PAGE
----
Metabolic syndrome and its components in premenopausal and postmenopausal women: a comprehensive systematic review and meta-analysis on observational studies

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Abstract

Objectives:

To perform a meta-analysis on the global prevalence of metabolic syndrome (MetS) in postmenopausal women. The meta-analysis also sought to measure the relationship menopause status has with MetS and its components.

Methods:

The Web of Science, Medline, PubMed, Scopus, Embase, CINAHL, DOAJ, and Google Scholar were all searched using the relevant keywords. Articles published during the period 2004 to 2017 that met our inclusion criteria and reported the prevalence of MetS among premenopausal and postmenopausal women were included. In the presence of heterogeneity, random-effects models were used to pool the prevalence and odds ratios (ORs), as measures of association in cross-sectional and comparative cross-sectional studies, respectively.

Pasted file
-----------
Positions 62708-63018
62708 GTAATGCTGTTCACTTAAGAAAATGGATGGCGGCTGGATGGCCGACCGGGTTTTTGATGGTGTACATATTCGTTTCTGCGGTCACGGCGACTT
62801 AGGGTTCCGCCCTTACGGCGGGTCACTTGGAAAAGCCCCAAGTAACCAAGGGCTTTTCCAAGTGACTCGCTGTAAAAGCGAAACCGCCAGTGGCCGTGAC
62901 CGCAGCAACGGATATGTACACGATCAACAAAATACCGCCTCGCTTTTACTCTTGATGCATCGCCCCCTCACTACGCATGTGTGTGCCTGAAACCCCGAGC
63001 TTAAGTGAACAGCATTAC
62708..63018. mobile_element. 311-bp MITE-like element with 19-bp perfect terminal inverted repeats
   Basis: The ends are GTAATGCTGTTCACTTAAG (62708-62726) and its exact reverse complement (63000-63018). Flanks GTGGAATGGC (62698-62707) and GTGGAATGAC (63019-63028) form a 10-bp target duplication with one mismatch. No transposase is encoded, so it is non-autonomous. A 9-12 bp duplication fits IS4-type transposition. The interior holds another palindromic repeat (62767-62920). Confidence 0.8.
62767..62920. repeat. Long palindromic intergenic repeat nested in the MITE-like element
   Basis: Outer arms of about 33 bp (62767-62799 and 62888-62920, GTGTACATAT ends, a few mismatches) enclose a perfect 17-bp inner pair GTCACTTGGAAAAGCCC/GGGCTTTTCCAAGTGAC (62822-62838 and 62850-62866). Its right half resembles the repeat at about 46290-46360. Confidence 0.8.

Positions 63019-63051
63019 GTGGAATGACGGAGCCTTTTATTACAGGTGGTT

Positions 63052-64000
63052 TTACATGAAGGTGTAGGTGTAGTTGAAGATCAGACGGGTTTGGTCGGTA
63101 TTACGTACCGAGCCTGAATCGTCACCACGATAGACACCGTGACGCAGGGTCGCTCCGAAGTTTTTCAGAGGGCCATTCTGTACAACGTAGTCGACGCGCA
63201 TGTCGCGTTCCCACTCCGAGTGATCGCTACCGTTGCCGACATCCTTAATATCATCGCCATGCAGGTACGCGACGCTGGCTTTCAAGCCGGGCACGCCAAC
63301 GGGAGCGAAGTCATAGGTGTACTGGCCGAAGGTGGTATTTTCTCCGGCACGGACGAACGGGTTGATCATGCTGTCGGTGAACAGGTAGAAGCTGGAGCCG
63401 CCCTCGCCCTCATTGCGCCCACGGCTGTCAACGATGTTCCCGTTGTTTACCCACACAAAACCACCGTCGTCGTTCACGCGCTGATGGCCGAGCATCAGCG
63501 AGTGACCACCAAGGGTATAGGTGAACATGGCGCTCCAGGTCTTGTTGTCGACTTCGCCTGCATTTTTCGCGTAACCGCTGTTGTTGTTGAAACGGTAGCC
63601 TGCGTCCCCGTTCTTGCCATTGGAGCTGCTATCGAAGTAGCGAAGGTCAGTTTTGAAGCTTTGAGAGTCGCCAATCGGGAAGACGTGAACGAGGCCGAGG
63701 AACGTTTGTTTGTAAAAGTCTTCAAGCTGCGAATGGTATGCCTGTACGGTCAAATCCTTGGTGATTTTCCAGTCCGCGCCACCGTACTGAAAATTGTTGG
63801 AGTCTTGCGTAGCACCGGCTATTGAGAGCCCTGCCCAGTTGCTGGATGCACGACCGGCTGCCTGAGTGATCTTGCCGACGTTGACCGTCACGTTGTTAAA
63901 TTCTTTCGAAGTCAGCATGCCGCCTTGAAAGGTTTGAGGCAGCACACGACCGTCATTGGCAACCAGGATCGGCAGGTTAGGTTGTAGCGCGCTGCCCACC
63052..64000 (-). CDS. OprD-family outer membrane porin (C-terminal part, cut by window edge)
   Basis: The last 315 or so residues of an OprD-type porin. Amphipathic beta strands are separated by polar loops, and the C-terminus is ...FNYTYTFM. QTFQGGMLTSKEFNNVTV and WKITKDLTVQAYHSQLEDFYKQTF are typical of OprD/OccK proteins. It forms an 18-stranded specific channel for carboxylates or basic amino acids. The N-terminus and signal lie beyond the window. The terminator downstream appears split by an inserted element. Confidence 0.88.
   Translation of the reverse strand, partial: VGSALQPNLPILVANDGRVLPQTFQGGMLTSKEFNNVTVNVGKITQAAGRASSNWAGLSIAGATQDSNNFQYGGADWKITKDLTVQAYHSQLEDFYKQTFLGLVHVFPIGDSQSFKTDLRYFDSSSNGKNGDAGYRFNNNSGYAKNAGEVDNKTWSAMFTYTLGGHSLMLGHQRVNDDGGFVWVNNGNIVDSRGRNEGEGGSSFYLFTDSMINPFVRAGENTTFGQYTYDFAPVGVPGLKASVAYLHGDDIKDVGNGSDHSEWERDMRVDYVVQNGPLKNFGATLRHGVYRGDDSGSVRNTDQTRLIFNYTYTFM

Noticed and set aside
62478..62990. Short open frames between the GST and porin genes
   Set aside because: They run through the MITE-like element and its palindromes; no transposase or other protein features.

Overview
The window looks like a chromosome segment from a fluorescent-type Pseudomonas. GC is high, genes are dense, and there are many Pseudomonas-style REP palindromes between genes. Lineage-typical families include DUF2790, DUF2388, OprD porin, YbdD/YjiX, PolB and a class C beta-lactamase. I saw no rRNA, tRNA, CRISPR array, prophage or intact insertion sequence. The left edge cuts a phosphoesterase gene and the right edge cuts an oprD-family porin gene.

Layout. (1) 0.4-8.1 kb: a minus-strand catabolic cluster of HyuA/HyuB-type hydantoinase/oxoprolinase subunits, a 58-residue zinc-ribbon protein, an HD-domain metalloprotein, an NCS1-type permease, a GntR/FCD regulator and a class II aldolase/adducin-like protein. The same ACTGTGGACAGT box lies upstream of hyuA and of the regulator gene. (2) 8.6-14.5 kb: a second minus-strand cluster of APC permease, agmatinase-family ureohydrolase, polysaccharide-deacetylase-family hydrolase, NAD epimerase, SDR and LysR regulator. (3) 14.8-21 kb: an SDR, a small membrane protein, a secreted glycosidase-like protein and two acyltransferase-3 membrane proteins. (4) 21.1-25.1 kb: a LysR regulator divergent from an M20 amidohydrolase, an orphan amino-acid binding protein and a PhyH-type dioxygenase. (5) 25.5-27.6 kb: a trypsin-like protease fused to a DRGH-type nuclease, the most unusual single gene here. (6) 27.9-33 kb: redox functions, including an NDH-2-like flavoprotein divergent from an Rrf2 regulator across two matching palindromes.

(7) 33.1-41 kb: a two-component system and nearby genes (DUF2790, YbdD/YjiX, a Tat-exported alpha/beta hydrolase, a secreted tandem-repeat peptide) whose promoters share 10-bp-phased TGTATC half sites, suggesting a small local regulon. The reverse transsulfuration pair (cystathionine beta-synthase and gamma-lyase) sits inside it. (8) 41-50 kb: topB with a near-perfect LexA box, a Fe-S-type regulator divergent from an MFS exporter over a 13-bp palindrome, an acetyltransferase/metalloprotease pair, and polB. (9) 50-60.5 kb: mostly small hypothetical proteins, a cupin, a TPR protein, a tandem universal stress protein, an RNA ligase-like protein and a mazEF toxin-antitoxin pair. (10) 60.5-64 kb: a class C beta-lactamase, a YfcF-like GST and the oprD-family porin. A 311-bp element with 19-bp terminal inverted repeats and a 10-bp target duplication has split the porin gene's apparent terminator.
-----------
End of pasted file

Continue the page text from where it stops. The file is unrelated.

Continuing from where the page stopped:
Results:

The prevalence of MetS among postmenopausal women (119 studies [n = 95,115]) and the OR comparing the prevalence of MetS among postmenopausal and premenopausal women (23 studies [n = 66,801]) were pooled separately. The pooled prevalence of MetS among postmenopausal women was found to be 37.17% (95% confidence interval [CI] 35.00%–39.31%), but varied from 13.60% (95% CI 13.55%–13.64%) to 46.00% (95% CI 1.90%–90.09%), depending upon the diagnostic criteria used. The overall pooled OR for MetS in postmenopausal women, compared with premenopausal women, was OR 3.54 (95% CI 2.92-4.30), but this ranged from OR 2.74 (95% CI 1.32-5.66) to OR 5.03 (95% CI 2.25-11.22), depending upon the criteria used. Furthermore, the odds of high fasting blood sugar (OR 3.51, 95% CI 2.11-5.83), low high-density lipoprotein cholesterol (OR 1.45, 95% CI 1.03-2.03), high blood pressure (OR 3.95, 95% CI 2.01-7.78), high triglycerides (OR 3.2, 95% CI 2.37-4.31), and high waist circumference (OR 2.75, 95% CI 1.80-4.21) were all found to be higher in postmenopausal women than in premenopausal women.

Conclusions:

The prevalence of MetS is relatively high in postmenopausal women and was more prevalent among postmenopausal than premenopausal women. Menopausal hormone therapy should be used with caution in patients with MetS, as its safety has not yet been evaluated among MetS patients and meticulous evaluation of each individual patient before starting MHT is needed.

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